“Money talks, but credit has an echo.”
This statement briefs the importance of credit in our daily life. We make money, then deposit it with a bank at a nominal interest rate of 4-6%. Afterward, the bank keeps a certain percentage with itself and lends the rest to the needy from whom the bank makes the money. Companies take loans to finance their needs for investment and working capital. On the other hand, households need loans to fund their education, improvement in living standards, housing, etc. NBFCs (Nonbanking finance companies) take loans to provide for the credit needs of their customers. This depositing and lending cycle run the economy of a country. The Gross Domestic Product surges up as an outcome.
However, this positive process seems too positive to grow at such hefty rates.
According to Reserve Bank of India (RBI) Data, the Total bank Credit has shown double-digit growth in the previous year, it grew by approximately 16% on a year-on-year basis despite increase in lending rates. Personal loans acted as the vital component, at the same time Bank loans constituted 47.5% of the Total credit to the commercial sector in the financial year 2021-22. The Data showed that lending activities soared even more than in the pre-pandemic days. The RBI’s rate hikes have not even dented the demand for credit. Now, the question arises who is deriving the benefits of credit? The answer is, credit growth is vigorous across sectors – farming, industry, services, and ret, ail, etc, not have only commercial loans grown, but also domestic retail loans, rural banking loans, and corporate loans have shown a robust increase. Are the banks “treading on the same rake” as earlier? Tripping down the memory lane, No one is unfamiliar with the economic crisis of 2008. The banks gave out credit freely from 2004 to 2008 and most of this credit defaulted upon the outbreak of the crisis. But, this time the banks are keeping an eye on whom they are lending, they are approving a few percentages above a quarter percent of applications they are receiving.
But the question is why lending freely more than ever has become the ‘modus operand’ of most commercial banks in India.
Credit to industries: Since 2016, credit to industries was muted, almost 0%. Now, various industrial sectors are demanding for advances to meet up their working capital and investment demands. The demand for credit stands at 12.6% for the industrial sector from 1.7% a year ago which has significantly affected credit growth. But why are industries willing to pay a higher price for their loan requirements with the increase in the cost of borrowing? The answer lies in the economic principle of ‘Marginal Efficiency of capital’ or MEC. It displays the expected returns on leveraging our capital as an investment over a given period. World economics is proof that with the increase in the cost of borrowings, the cost of production increases which in turn leads to cost-induced inflation. Therefore, the net impact on industry stakeholders is positive.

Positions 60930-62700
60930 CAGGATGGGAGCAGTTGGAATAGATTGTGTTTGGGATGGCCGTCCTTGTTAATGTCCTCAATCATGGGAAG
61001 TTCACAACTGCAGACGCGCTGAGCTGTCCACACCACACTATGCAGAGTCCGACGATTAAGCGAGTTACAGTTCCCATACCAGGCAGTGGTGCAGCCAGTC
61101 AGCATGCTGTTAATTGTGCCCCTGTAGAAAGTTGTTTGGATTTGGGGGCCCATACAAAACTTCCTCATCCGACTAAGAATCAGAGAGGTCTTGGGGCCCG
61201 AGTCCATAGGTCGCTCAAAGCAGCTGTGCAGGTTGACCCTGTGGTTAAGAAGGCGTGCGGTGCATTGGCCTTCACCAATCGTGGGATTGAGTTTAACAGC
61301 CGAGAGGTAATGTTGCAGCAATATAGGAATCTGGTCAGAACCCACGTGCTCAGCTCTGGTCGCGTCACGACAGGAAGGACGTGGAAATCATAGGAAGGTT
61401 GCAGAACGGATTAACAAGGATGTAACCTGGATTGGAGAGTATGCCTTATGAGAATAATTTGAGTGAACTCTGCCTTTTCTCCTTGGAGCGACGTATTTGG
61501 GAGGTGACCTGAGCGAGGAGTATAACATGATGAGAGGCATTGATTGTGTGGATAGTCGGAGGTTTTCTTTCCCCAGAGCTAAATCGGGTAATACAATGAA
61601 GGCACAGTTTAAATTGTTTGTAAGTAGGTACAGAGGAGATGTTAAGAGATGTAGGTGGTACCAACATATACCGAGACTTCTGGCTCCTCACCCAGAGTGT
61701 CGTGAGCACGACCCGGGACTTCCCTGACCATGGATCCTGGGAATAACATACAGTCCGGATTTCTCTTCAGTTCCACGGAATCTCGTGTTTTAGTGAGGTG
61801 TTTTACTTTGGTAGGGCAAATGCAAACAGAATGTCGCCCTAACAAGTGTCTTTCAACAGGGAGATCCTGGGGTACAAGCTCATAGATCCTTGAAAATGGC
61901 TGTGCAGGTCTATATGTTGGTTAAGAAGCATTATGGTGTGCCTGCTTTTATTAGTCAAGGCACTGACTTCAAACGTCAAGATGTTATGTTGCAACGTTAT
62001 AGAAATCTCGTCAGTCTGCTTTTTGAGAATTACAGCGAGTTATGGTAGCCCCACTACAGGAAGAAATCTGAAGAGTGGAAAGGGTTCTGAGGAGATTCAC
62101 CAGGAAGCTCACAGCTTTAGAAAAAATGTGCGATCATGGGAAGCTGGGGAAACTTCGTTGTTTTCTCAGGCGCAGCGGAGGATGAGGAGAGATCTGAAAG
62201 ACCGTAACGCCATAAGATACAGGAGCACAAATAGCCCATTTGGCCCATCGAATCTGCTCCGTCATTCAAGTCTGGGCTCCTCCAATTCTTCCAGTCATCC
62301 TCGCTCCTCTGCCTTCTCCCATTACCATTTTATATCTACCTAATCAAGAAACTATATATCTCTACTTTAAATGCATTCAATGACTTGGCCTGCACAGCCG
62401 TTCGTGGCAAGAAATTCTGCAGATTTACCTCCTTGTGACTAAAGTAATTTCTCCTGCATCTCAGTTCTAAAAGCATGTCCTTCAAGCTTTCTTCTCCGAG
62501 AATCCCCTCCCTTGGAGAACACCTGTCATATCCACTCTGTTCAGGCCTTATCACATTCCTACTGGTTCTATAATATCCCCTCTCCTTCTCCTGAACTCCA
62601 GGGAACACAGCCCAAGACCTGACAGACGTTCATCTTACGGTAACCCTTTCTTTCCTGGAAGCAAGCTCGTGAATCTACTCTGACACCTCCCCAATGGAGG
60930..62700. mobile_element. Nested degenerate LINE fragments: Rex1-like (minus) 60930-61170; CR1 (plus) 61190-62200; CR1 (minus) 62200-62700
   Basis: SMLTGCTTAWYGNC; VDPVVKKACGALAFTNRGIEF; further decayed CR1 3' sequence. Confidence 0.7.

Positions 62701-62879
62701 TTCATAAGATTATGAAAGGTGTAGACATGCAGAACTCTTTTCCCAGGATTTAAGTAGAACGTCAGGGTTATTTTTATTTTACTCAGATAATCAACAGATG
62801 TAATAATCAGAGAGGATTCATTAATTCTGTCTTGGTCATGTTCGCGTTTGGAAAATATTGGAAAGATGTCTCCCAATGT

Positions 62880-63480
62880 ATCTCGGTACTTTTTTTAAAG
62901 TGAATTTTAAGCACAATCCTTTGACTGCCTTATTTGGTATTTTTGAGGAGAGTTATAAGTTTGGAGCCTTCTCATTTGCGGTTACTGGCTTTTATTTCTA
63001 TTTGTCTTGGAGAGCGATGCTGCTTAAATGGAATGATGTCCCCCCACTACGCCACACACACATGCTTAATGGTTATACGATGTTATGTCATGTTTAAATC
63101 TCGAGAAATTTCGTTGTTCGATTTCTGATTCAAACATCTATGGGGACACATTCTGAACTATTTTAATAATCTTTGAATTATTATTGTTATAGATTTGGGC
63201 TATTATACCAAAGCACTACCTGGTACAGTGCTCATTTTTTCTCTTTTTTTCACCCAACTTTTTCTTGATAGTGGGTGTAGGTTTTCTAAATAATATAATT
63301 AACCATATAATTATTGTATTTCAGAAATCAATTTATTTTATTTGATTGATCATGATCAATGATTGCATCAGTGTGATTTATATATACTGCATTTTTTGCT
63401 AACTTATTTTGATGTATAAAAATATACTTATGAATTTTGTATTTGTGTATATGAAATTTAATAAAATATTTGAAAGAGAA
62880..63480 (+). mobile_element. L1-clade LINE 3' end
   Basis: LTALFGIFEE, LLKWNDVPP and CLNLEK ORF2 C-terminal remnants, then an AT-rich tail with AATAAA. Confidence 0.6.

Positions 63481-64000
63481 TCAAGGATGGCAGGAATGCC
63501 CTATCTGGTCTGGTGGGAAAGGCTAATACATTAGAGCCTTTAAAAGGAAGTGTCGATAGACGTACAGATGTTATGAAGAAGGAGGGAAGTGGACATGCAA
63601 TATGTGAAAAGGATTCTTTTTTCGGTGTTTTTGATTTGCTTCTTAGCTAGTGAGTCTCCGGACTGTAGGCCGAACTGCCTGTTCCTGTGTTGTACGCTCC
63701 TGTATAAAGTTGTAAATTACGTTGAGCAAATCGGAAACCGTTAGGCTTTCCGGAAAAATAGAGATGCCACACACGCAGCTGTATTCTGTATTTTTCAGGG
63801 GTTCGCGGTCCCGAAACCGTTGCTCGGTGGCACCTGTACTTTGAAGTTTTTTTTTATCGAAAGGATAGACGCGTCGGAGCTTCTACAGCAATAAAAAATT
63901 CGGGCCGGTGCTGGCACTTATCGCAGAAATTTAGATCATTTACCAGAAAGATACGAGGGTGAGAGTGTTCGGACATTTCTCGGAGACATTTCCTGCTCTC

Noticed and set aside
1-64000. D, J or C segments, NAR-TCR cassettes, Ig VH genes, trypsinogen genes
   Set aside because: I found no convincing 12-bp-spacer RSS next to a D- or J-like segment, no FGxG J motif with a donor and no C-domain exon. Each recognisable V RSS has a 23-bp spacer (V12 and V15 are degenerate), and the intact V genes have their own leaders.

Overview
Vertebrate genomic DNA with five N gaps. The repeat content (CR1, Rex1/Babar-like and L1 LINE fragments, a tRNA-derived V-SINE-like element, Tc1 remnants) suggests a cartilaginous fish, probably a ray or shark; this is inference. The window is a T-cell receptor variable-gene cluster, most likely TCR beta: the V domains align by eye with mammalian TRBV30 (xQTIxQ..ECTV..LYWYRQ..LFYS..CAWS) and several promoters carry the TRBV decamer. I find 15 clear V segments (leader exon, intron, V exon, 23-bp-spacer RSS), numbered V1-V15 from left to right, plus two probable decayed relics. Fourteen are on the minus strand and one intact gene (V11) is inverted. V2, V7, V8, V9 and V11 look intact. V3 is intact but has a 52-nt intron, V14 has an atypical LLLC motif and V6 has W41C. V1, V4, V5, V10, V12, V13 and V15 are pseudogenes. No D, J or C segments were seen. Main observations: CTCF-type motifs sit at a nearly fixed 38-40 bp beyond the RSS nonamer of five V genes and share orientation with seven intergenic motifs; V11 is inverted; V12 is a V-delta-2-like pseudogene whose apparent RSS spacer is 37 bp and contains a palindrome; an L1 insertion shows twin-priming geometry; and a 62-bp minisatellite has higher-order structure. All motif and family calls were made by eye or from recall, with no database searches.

Revival of Service Sector: During the pandemic, the growth of the service sector was negligible. The service sector including travel, tourism, entertainment, etc is picking up pace. The service sector demand for credit surged up to 20% from 1.2% a year ago at the dawn of the pandemic.
Decrease in GNPAs: One of the reasons that gave green light to banks to encourage lending is, as per the reports, the gross nonperforming assets (GNPA) declined to a six-year low of 5.9% in March 2022 and experts indicated that non-performing loans of banks are expected to decline even more. The negativity bubble around the process of providing credit burst with the decrease in bad loans. As per the RBI reports, bad loans are expected to decline to 5.3% of the total advances by March 2023.
Alternative for other sources: Generally, the increase in credit is marked by an increase in investments across the industrial sector. However, with the increase in input cost, this year the credit taken just made up for the requirements of raw material and fuel needs. Earlier, these needs were fulfilled by non-banking and overseas loans which are comparatively costlier. The current situation is evidence of the replacement of other sources of credit and is not a sign of augmentation of investment.